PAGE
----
other college campuses. Rush pro programs
grams programs have been studied from the
University of Alabama, University
of Georgia, University of Virginia
and several other southern
schools. Systems range from de delayed
layed delayed rush to the suggested ex extended
tended extended program.
Delayed rush prevents extend extending
ing extending bids until the second term.
According to Slesnick this plan


would meet with difficulties here
because of the financial need of
the houses and the time element
of a trimester system.
The University of Virginia uses
a two month rush period. The com committee
mittee committee felt the expense of such a
plan would be too great and the
trimester system would again
prove to be a hindrance.
The proposed plan must go be before
fore before the district presidents for
approval and must be finally ap approved
proved approved by the Presidents Council
before going into effect.
According to Slesnick previous
committees have considered the
extended program but have not
pushed the idea or taken definite

There is a need for a revision
being felt right now by the houses
off the row. Rushees are grabbed
up by the larger houses on the
row before the boys even get near
the houses on 13th Street or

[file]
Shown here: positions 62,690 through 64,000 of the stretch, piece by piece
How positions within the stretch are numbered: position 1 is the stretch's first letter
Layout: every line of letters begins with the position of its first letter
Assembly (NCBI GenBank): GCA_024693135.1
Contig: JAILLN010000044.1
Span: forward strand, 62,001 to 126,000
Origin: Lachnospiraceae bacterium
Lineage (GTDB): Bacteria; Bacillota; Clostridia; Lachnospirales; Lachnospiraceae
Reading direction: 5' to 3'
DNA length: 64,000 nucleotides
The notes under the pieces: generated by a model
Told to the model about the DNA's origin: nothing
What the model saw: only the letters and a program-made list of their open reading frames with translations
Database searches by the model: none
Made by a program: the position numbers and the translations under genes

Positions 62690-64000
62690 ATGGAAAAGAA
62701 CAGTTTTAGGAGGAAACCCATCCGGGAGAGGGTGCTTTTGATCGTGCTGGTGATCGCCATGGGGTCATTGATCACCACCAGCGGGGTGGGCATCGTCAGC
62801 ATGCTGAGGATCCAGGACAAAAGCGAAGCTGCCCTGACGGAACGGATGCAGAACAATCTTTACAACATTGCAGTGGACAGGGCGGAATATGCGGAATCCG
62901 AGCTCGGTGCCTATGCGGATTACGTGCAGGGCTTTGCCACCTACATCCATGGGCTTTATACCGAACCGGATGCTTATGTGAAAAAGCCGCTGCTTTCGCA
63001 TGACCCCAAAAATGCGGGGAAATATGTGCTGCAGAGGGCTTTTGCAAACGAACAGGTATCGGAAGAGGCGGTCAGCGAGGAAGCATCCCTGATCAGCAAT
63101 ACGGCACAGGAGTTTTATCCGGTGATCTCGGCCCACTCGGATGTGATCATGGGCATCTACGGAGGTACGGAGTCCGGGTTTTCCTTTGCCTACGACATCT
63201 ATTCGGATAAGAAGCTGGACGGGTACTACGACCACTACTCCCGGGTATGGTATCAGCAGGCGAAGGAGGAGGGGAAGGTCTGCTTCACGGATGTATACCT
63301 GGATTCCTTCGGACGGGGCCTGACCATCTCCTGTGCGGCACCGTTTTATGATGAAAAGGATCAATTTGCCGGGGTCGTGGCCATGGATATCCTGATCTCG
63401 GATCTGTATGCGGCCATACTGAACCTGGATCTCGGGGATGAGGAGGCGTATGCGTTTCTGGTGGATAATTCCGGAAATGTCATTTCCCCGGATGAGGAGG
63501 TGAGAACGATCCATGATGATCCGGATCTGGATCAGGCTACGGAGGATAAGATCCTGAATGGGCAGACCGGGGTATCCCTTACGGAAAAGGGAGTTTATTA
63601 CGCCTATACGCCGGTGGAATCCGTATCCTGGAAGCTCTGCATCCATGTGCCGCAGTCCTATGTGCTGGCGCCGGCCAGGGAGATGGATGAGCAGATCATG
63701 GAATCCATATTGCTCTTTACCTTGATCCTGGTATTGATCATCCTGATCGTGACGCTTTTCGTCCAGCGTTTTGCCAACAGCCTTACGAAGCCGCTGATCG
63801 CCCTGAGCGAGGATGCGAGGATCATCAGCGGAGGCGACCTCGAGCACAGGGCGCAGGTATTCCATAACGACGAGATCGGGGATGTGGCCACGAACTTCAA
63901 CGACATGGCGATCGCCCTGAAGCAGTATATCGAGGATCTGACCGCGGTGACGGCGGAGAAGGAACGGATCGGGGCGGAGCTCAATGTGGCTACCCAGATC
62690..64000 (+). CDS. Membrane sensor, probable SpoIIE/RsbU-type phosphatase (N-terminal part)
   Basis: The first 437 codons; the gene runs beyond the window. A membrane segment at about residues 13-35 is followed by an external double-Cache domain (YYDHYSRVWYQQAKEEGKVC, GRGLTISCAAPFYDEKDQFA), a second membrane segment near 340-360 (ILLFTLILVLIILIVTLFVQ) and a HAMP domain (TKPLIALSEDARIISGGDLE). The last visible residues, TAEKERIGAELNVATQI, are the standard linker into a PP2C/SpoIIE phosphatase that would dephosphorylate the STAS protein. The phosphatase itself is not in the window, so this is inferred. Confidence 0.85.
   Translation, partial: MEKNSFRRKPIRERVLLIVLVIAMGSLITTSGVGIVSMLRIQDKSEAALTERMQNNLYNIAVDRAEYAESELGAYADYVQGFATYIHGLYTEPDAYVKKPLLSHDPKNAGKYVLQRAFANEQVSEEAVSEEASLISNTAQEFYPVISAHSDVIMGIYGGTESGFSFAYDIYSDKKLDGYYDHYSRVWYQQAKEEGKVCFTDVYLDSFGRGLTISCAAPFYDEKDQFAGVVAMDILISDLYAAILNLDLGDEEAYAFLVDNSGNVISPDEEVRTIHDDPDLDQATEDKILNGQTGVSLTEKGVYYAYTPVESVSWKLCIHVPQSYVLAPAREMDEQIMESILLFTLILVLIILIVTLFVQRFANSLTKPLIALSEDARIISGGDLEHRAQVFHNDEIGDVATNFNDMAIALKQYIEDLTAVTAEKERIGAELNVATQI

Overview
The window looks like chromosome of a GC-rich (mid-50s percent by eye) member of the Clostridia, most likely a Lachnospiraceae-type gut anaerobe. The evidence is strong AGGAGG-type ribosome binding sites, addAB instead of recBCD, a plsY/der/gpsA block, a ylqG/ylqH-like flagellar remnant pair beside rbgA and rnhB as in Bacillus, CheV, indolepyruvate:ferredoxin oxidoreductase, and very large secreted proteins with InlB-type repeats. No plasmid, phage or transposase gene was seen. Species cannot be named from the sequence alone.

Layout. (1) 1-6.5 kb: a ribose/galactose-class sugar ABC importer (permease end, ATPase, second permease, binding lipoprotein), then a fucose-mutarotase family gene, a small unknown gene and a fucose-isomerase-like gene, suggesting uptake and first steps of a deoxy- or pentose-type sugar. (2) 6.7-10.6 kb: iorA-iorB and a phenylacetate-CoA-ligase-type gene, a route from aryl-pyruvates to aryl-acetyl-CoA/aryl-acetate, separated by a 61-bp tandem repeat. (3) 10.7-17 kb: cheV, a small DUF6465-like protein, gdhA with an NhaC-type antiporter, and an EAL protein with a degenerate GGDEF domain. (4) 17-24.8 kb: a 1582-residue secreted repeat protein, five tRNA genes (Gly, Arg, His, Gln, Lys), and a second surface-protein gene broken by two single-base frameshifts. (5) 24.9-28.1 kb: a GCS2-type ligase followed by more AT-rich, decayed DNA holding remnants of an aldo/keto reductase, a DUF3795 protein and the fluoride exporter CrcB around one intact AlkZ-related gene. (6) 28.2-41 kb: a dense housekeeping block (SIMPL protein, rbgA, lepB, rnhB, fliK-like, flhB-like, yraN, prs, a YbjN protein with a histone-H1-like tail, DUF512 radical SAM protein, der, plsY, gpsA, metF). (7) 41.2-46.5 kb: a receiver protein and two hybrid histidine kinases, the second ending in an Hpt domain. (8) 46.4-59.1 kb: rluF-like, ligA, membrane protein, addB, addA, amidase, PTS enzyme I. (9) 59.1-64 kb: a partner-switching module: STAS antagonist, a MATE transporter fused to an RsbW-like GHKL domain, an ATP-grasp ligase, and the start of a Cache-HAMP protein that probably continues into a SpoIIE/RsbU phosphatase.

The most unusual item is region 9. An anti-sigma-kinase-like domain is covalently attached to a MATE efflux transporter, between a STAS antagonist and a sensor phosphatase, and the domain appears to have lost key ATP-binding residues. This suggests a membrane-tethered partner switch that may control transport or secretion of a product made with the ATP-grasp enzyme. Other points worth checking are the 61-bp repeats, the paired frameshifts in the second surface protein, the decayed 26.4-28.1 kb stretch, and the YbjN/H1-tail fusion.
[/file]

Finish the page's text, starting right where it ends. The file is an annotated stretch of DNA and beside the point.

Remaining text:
University, Slesnick said.
The committee also plans to im improve
prove improve and revise outdated rush
pamphlets which are distributed to
high schools. A change in the rush
booths normally set up in the Plaza
of the Americas may also go into
effect for fall rush.
We would like to have one large
booth and try to sell the fraternity
system as a whole rather than 27
booths selling individually,
Slesnick said.
Slesnick said the committee will
present final suggestions for
changes in the I.F.C. rush rules
and regulations to the council in
time for September rush.
1-19 Copies, iOy ea. 20&
Over, 9?
Copies Made While You Wait
Service Available From
8 a.m. to 11 p.m.

Council Approves
Cabinet Appointees
Alligator Staff Writer
Averaging 60 seconds per candidate, Leg Council approved all 13
cabinet appointees at its Tuesday night meeting.
The Council, which last week debated for nearly two hours on
whether or not to have a special committee review each cabinet
appointee, this week approved all 13 spots with a few problems.
Only the appointment of William Sullivan (Student Party) to the post
of Secretary of Traffic and Safety met with much opposition.
William Brewster (Decision Party) questioned Sullivans qualifi qualifications.
cations. qualifications. He pointed out that while Sullivan has held many positions,
none of them were connected with traffic.
Mike Bowen, a Student Party member of the committee set up to
review cabinet appointees, rose to defend Sullivan who was not at the
The (Student Government) Constitution doesnt say what the pros prospective
pective prospective cabinet member should have done in the past. We were in interested
terested interested in what he planned to do in the future. said Bowen.